The prevalence of teen drinking today is staggering. As parents, we cling to a belief that our teens use good judgment, avoid damaging behaviors and always make good decisions. According to a 2009 Youth Risk Behavior survey, 42 percent of teens engaged in drinking alcoholic beverages 30 days prior to completing the survey. Literally speaking, 42 teens out of every 100 teens that completed that particular survey drank alcohol in the last 30 days.
Moreover, 24 percent of these same teens admitted to binge drinking in the last 30 days and an additional 10 percent of those teens claimed that they drove a motorized vehicle while under the influence of alcohol. A study conducted with Maine teens and parents last year indicated that 70 percent of parents don’t believe their teen has ever tried alcohol; however, 61 percent of those teenagers admitted to drinking alcoholic beverages.
Parents often perceive that they would certainly know if their teenager was using alcohol. Clearly, according to the confounding statistics above, some parents are deceived. Be aware parents; it may not be “someone else’s kid” using alcohol.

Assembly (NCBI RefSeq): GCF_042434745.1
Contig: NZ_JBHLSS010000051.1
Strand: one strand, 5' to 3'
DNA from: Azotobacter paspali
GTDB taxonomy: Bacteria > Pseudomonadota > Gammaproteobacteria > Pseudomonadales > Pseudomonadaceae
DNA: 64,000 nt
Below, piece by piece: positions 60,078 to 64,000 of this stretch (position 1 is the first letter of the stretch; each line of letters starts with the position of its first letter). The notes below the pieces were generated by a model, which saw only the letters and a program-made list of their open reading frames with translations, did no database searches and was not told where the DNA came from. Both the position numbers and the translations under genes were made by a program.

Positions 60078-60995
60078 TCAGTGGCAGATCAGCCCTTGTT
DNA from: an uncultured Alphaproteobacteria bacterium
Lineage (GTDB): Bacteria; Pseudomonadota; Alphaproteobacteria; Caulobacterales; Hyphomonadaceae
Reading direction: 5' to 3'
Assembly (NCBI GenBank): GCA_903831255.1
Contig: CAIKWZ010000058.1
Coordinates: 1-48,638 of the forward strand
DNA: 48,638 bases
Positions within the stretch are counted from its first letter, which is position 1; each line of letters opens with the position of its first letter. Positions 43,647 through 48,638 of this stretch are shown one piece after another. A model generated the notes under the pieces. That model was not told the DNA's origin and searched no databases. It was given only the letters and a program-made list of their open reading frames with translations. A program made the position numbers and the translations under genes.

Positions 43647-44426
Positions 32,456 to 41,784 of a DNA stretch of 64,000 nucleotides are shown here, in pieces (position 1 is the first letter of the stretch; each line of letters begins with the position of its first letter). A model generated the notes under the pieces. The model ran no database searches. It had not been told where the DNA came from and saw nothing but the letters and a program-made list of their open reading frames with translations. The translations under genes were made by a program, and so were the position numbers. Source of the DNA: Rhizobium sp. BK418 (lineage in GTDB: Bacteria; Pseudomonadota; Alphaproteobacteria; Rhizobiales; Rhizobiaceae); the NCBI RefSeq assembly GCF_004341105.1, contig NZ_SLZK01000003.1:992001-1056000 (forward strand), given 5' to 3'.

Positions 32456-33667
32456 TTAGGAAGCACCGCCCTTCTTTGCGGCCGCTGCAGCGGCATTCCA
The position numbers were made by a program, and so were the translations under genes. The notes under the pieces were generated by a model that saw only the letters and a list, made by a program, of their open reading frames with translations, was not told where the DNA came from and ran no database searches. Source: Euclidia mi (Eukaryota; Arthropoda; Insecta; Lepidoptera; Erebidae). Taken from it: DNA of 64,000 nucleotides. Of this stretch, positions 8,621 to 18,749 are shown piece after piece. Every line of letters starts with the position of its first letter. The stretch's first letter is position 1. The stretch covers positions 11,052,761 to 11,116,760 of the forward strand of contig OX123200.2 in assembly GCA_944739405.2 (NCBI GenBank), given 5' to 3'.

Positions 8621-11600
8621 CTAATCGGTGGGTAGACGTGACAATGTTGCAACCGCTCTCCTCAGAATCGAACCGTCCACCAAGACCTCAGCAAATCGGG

Take the time to explain the effects of alcohol on the developing brain. Let your teenagers know that drinking alcohol has health consequences. Furthermore, trust but verify your teenager’s whereabouts. Talk to your teen before they leave and when they arrive home. Eliminate their confusion and make clear your expectations. Dig a little deeper, talk a little more. Because do you ever really know?
For more information on teen drinking or to become a member of the Chesterfield County Youth Development Coalition contact Stacee Mosier @ 843-623-5265 or firstname.lastname@example.org.